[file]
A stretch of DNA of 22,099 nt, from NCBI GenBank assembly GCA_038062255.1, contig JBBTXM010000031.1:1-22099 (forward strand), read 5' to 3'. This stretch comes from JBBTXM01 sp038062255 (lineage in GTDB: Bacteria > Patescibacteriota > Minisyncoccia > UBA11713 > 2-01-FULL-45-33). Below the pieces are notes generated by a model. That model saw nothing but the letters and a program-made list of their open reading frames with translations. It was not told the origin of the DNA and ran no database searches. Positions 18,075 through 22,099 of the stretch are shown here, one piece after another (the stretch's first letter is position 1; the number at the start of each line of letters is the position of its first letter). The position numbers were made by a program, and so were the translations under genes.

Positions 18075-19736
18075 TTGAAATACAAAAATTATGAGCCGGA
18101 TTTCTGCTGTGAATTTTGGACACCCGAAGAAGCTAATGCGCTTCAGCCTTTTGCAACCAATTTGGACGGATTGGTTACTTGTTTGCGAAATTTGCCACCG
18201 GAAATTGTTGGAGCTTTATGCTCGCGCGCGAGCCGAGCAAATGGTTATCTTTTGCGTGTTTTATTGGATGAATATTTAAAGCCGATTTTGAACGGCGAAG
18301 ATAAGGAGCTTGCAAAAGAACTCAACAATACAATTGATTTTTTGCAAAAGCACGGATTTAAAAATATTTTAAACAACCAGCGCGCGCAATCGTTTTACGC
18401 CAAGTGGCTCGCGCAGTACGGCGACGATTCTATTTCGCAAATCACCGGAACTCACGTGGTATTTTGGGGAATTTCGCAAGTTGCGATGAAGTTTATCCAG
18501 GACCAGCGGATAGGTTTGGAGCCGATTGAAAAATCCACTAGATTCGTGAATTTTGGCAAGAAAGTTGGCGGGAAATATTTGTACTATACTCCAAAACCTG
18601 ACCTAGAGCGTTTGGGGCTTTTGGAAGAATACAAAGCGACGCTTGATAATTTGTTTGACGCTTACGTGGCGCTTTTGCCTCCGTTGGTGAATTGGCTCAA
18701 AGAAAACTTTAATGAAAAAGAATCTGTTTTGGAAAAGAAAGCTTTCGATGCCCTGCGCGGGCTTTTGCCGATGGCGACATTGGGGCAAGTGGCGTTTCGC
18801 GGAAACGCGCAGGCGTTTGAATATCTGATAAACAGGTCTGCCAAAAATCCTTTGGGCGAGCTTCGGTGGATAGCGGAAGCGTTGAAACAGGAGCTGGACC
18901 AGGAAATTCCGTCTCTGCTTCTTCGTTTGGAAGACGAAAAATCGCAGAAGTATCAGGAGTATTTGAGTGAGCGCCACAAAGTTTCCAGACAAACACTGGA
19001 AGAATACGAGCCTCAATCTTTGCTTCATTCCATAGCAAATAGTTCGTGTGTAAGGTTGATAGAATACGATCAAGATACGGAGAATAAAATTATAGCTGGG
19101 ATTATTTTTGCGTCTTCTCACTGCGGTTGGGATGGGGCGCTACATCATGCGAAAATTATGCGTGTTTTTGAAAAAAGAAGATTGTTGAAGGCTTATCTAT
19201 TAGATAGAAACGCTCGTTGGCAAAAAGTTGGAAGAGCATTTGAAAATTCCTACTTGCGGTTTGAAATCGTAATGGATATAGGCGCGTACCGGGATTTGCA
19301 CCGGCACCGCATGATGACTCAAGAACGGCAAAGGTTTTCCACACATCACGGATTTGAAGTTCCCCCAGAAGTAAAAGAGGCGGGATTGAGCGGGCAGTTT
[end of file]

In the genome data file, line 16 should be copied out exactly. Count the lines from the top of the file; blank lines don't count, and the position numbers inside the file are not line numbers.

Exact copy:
19301 CCGGCACCGCATGATGACTCAAGAACGGCAAAGGTTTTCCACACATCACGGATTTGAAGTTCCCCCAGAAGTAAAAGAGGCGGGATTGAGCGGGCAGTTT